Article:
News / Canada

CRA keeping tax cheat data secret, breaking minister’s commitment

National Revenue Minister Diane Lebouthillier committed in February to release how often tax havens have exchanged information on Canadian tax cheats.

National Revenue Minister Diane Lebouthillier committed in February to release data on requests for information made through Canada's world-leading 115 tax treaties and agreements.

THE CANADIAN PRESS

National Revenue Minister Diane Lebouthillier committed in February to release data on requests for information made through Canada's world-leading 115 tax treaties and agreements.

Canada’s tax authority refuses to say how often it has used international treaties and agreements to obtain information on tax cheats, despite a commitment by the national revenue minister to publish these statistics.

Canada has a world-leading 115 tax treaties and Tax Information Exchange Agreements (TIEAs). Since 2010, tax cheats and criminals have used these treaties to move money in and out of Canada to avoid paying taxes anywhere. But these agreements have language that should, in principle, allow the CRA to compel foreign nations — including some of the world’s most notorious tax havens — to provide information on Canadian tax cheats’ activities.

But the Canada Revenue Agency (CRA) has never said how often it has actually received information under these agreements and refused to release figures to the Star under access to information laws.

This data would be crucial to determine whether Canada’s international tax agreements have helped catch offshore tax evaders, as intended — or whether they have only made it easier for Canadians to spirit money offshore, out of the reach of the CRA.

National Revenue Minister Diane Lebouthillier committed to releasing the data after Parliament’s Standing Committee on Finance highlighted the issue last year.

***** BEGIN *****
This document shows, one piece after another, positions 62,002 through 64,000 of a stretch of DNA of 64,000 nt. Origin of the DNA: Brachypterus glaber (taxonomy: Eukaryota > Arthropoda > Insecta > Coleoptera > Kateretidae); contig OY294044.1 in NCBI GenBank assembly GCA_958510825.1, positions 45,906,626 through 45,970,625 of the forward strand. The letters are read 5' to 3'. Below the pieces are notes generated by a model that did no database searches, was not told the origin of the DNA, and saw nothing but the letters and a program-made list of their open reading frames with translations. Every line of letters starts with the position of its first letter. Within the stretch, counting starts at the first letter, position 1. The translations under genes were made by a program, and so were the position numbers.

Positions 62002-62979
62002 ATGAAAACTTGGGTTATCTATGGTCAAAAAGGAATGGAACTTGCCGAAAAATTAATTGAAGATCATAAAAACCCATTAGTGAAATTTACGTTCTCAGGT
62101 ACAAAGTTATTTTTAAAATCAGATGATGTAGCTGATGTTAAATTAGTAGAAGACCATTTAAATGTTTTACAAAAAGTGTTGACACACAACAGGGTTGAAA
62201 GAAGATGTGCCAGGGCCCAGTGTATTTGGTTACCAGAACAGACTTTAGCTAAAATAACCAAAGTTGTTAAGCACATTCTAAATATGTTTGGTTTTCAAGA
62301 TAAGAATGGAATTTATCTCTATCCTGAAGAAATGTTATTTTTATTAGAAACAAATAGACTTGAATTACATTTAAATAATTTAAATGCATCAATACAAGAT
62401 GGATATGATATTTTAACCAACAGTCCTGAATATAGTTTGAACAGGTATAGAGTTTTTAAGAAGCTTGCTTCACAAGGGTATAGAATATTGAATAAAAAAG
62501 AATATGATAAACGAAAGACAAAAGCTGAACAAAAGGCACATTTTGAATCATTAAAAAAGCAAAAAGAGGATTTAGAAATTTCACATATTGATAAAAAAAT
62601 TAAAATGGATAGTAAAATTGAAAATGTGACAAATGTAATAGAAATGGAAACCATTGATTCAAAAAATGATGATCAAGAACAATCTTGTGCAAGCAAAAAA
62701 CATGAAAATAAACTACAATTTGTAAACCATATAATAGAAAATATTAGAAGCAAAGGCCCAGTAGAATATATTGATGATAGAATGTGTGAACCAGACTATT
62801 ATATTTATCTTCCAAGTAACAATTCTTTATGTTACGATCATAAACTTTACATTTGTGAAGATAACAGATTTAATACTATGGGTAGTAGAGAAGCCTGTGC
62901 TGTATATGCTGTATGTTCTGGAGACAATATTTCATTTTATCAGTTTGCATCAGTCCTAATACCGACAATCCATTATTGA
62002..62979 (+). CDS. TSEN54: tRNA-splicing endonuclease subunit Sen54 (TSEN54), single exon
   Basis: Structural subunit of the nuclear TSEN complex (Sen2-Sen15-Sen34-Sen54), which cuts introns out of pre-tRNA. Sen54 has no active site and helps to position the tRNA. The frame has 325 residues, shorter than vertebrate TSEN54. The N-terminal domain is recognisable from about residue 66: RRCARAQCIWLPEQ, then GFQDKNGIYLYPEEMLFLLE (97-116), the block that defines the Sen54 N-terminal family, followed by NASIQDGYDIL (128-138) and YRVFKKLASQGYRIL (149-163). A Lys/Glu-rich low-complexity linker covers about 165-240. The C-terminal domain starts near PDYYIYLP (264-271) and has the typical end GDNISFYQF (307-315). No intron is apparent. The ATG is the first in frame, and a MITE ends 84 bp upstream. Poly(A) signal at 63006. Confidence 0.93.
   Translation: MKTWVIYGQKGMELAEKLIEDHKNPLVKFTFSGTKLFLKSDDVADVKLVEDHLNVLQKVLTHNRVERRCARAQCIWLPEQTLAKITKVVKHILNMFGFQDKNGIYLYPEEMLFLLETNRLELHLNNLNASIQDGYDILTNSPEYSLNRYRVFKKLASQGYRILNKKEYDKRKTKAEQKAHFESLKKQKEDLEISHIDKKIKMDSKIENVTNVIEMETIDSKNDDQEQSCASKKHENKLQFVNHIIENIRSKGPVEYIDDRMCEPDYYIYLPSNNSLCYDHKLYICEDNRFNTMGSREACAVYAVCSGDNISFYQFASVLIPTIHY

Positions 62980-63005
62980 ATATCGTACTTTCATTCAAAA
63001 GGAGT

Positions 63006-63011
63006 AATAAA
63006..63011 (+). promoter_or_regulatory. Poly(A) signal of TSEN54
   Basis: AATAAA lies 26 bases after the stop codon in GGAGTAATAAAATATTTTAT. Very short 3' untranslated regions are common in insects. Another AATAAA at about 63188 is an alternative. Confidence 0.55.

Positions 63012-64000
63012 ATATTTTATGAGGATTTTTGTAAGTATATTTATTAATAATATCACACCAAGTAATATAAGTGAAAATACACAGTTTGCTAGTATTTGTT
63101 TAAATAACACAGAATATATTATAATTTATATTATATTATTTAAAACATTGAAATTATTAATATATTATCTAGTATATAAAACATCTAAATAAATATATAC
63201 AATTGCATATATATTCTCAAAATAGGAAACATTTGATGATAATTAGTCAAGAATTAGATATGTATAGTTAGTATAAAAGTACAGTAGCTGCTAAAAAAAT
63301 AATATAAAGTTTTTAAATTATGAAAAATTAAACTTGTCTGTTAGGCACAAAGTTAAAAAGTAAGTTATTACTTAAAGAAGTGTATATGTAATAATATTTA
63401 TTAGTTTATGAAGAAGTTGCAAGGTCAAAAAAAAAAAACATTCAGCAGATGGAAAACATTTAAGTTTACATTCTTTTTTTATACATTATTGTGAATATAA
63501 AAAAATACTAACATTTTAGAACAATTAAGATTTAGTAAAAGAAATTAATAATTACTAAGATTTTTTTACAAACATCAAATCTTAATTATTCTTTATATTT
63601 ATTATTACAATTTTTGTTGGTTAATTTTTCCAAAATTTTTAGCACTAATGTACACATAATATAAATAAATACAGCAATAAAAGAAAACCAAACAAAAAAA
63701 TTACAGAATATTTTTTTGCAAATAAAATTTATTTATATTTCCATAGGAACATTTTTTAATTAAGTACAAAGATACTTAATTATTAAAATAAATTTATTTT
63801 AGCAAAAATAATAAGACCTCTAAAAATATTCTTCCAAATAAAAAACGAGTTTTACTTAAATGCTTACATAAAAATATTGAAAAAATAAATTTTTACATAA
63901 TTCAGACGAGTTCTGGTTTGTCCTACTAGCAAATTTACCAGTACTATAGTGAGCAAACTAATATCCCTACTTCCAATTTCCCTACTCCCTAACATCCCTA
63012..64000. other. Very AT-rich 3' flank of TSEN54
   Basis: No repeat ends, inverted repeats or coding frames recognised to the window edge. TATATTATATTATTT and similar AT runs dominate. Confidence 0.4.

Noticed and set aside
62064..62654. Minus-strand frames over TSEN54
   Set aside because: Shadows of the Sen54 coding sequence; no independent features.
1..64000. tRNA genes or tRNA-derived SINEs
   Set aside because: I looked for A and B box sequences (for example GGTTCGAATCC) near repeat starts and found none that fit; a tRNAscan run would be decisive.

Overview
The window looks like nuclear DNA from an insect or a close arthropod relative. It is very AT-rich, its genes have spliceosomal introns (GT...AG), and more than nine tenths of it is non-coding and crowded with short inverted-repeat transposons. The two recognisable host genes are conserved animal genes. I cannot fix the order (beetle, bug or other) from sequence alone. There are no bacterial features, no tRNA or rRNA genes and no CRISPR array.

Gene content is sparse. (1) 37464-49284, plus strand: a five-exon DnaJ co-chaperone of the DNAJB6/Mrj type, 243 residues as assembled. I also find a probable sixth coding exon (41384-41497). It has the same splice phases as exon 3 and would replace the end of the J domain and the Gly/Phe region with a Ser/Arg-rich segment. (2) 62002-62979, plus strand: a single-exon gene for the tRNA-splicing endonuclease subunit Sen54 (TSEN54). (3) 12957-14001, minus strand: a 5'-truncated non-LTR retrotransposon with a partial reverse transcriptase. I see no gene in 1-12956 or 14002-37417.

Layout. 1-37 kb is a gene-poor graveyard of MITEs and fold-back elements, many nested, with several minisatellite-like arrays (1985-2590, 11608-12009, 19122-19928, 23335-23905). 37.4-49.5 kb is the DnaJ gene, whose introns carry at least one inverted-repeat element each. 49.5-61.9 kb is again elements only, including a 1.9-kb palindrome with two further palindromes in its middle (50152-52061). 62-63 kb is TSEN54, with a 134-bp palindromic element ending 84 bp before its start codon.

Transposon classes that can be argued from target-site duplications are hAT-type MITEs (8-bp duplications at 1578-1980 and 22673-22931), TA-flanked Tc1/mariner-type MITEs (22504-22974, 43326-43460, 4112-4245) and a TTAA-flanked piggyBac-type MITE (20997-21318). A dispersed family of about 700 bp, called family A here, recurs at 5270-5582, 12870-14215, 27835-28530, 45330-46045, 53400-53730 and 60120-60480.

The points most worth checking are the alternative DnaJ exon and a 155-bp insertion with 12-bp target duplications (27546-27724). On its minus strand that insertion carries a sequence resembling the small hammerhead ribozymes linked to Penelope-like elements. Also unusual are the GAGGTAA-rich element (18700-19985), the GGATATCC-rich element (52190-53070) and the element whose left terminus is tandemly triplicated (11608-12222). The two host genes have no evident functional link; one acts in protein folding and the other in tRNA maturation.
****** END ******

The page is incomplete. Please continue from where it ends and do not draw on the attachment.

“Recognizing that all exchanges with treaty partners are protected under treaty, Canada will seek opportunities to publish statistical information on the number of taxpayer exchanges with other jurisdictions involving risk assessment, simultaneous or joint audits, and criminal investigations,” Lebouthillier wrote in a response tabled in the House of Commons in February.

Despite this, the CRA last month refused the Star’s request to release how many times Canada had made or received requests for information under the agreements, and how many times those inquiries had met no response.

“We have enclosed a copy of the requested information,” read the CRA’s response. “When you review the documents, you will note that all of the information has been removed.”

The tax agency cited parts of the Access to Information Act that exempt disclosure of information obtained in confidence from a foreign government and information that “could reasonably be expected to be injurious to the conduct of international affairs.”

When the Star contacted Lebouthillier’s office to point out that she had committed to releasing the statistics, her spokesperson said she was unable to intervene.

“The minister’s office cannot interfere in the (access to information) process and give instruction to the agency on how to respond to a request,” ministerial spokesperson Cédrick Beauregard wrote in an email.

The Star’s reporting from the Panama Papers leak has exposed tax evasion schemes that exploit Canada’s network of treaties and TIEAs to make it appear as if taxes are being paid overseas — a technique called “treaty shopping.”

Earlier this month, Canada joined an international effort to end treaty shopping, which allows “corporate profits to ‘disappear’ or be artificially shifted to low or no tax environments,” said the OECD, which sponsored the initiative.

Treaty shopping “defeats the purpose of bilateral tax treaties and poses risks to the Canadian and international tax bases,” wrote the finance ministry in a briefing.

The OECD initiative doesn’t apply to Canada’s TIEAs, 22 agreements signed exclusively with tax havens that have had the unintended consequence of facilitating tax evasion.

Without the CRA statistics on their use, it’s impossible to determine whether TIEAs have helped catch any tax evaders.

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